Having friends and family over for the holidays is stressful enough as it is, but if any of your guests have food allergies, you may be especially worried. If you’re not sure if anyone in your party has allergies, this is a great time to stop reading and send out a friendly message (individually, or via BCC so no one feels put on the spot) and ask.
And if you get a yes back? Here’s what to know and do, according to Dr. Jeanne Lomas, a board certified allergist and the Director of Allergy & Immunology at WellNow Urgent Care.
Make your ingredients clear
As Lomas noted, there are so-called “hidden” allergy triggers that the average cook may not realize are triggers at all, like dairy and eggs, not to mention all the different kinds of nuts. Think about how much dairy or eggs you’re using in what you’re serving, from pies to cookies to mashed potatoes or mac and cheese—it’s a lot, I’m sure. Moreover, “many of these [dishes] are homemade,” she added, so they “don’t contain standard packaging with an ingredient list.”
Consider an easy fix here: Make some cute identifier cards for each dish and place by all the foods available at your gathering; make sure the ingredients are clearly and accurately listed on each.
In addition to asking guests about their potential allergies or dairy restrictions, follow up by asking if they have any preferences for swaps or alternatives. Guests with allergies will know more about what they can and can’t eat—as well as what they’d prefer to eat—so they should be a good resource for you.
Also ask your guest their comfort level when it comes to telling others about their allergy. It’s important to avoid cross-contamination, so ideally, this should be a team effort, but everyone is different in terms of what they want to share with the group, so you may have to work around their desire for privacy. And about cross-contamination…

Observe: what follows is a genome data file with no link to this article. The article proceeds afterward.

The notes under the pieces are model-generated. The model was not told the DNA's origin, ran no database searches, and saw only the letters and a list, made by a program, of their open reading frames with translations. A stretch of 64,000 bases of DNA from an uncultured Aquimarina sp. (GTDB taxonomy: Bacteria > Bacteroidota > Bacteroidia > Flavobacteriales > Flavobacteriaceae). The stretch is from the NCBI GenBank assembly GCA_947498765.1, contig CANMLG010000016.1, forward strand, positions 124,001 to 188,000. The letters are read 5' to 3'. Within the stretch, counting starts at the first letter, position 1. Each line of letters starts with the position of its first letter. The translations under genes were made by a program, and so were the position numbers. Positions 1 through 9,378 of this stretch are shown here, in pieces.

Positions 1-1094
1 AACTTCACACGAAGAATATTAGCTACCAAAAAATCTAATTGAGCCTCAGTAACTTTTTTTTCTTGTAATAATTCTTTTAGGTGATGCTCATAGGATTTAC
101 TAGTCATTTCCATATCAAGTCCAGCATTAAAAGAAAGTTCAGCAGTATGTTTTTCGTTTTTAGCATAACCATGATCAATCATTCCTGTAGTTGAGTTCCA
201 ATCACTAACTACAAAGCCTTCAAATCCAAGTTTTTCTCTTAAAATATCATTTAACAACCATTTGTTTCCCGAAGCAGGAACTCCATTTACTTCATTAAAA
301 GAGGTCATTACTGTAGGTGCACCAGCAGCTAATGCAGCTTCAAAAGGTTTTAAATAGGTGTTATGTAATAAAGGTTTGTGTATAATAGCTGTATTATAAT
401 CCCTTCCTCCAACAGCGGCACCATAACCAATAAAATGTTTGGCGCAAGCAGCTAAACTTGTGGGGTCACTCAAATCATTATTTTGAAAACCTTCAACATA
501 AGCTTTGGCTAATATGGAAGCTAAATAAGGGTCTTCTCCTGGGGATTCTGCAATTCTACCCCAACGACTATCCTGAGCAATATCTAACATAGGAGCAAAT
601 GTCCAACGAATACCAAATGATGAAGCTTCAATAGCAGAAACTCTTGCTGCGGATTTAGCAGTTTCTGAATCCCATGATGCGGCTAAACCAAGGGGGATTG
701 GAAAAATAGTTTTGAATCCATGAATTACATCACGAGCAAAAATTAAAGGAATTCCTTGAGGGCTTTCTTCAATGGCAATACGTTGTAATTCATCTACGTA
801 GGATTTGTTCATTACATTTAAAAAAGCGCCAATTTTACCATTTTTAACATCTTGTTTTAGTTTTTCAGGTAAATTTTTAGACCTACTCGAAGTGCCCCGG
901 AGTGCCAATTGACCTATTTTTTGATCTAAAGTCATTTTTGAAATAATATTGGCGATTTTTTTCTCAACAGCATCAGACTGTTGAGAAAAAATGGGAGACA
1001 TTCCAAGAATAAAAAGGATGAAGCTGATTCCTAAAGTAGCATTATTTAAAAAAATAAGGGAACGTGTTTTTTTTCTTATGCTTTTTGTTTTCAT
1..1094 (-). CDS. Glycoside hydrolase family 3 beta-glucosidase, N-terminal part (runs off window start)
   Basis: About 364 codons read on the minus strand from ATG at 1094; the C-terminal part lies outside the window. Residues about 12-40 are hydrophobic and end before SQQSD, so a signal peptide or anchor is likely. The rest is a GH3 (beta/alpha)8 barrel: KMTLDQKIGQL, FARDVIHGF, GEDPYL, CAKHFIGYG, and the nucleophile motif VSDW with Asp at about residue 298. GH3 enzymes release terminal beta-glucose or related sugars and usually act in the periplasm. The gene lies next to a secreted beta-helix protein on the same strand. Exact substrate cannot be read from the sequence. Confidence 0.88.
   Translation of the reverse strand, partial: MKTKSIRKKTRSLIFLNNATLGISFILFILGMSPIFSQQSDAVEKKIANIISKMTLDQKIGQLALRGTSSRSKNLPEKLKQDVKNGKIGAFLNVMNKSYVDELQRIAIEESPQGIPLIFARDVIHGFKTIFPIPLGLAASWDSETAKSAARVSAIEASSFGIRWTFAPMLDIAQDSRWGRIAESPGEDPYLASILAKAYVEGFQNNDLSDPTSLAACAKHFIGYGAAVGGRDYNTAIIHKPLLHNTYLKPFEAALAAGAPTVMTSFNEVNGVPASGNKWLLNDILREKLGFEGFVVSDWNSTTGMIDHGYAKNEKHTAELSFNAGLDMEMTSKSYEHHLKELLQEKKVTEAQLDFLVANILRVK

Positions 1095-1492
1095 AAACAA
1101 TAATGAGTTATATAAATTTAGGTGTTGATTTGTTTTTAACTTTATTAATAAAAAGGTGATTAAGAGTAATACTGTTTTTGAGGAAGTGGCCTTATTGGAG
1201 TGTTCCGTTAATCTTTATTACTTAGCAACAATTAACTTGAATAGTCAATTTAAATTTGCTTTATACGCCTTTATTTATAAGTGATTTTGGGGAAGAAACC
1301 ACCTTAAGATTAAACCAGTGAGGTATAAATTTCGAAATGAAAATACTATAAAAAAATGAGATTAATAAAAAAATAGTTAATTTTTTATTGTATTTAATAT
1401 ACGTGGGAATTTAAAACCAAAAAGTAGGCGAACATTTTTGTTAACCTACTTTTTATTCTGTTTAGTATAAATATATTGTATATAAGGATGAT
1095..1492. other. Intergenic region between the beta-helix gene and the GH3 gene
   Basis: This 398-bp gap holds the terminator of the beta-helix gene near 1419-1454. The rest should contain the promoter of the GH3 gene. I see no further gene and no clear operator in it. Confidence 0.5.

Understand and avoid cross-contamination
If any of your guests have allergies, you should be extra careful about cross-contamination. This includes, per Lomas, cleaning dining surfaces, especially after food prep, but also thinking about other cross-contamination hazards that are less obvious.
“Certain allergens, such as shellfish, can be aerosolized,” she said, “meaning particles of the food enter that air in water droplets when the food is cooked.” This happens often when you’re boiling something like crab, lobster, or shrimp, and means that someone with a shellfish allergy is at risk of an allergic reaction just from breathing in their allergen while it’s been cooked near them.
This is less likely with other foods, like nuts, but you should check with your guests about their specific allergies and ask what an ideal prep situation looks like for them. In some cases, Lomas said, it might just be better for you to make those riskier foods before they arrive.
Stay on top of it
Your job as a host is to make the party great for everyone, so while having their epinephrine on hand is largely your guest’s responsibility, you should also stay on your A-game. Monitor your guests and be ready to “call 911 if any concerning symptoms develop,” urged Lomas.